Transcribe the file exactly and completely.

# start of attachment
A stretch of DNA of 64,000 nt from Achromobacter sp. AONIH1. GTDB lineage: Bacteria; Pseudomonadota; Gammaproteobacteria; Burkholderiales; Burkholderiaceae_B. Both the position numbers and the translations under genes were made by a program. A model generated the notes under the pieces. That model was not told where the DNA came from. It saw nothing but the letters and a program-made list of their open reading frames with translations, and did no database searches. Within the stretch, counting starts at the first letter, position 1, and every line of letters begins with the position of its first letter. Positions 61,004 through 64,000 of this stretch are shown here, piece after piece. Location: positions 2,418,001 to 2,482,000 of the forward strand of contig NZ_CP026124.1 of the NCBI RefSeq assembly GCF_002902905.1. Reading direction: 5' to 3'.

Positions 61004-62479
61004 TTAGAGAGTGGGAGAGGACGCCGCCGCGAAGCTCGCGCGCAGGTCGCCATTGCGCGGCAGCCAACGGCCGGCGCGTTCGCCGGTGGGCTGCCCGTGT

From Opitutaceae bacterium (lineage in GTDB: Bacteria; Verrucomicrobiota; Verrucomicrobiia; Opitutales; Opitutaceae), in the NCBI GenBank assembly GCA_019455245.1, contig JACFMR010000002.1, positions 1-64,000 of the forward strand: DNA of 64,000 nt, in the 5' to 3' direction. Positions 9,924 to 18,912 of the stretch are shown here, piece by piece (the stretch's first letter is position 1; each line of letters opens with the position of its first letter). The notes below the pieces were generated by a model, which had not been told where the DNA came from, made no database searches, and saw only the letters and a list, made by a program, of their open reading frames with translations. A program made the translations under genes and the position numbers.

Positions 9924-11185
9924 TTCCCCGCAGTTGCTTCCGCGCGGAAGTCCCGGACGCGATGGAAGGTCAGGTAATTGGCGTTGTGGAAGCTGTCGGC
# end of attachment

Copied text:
A stretch of DNA of 64,000 nt from Achromobacter sp. AONIH1. GTDB lineage: Bacteria; Pseudomonadota; Gammaproteobacteria; Burkholderiales; Burkholderiaceae_B. Both the position numbers and the translations under genes were made by a program. A model generated the notes under the pieces. That model was not told where the DNA came from. It saw nothing but the letters and a program-made list of their open reading frames with translations, and did no database searches. Within the stretch, counting starts at the first letter, position 1, and every line of letters begins with the position of its first letter. Positions 61,004 through 64,000 of this stretch are shown here, piece after piece. Location: positions 2,418,001 to 2,482,000 of the forward strand of contig NZ_CP026124.1 of the NCBI RefSeq assembly GCF_002902905.1. Reading direction: 5' to 3'.

Positions 61004-62479
61004 TTAGAGAGTGGGAGAGGACGCCGCCGCGAAGCTCGCGCGCAGGTCGCCATTGCGCGGCAGCCAACGGCCGGCGCGTTCGCCGGTGGGCTGCCCGTGT

From Opitutaceae bacterium (lineage in GTDB: Bacteria; Verrucomicrobiota; Verrucomicrobiia; Opitutales; Opitutaceae), in the NCBI GenBank assembly GCA_019455245.1, contig JACFMR010000002.1, positions 1-64,000 of the forward strand: DNA of 64,000 nt, in the 5' to 3' direction. Positions 9,924 to 18,912 of the stretch are shown here, piece by piece (the stretch's first letter is position 1; each line of letters opens with the position of its first letter). The notes below the pieces were generated by a model, which had not been told where the DNA came from, made no database searches, and saw only the letters and a list, made by a program, of their open reading frames with translations. A program made the translations under genes and the position numbers.

Positions 9924-11185
9924 TTCCCCGCAGTTGCTTCCGCGCGGAAGTCCCGGACGCGATGGAAGGTCAGGTAATTGGCGTTGTGGAAGCTGTCGGC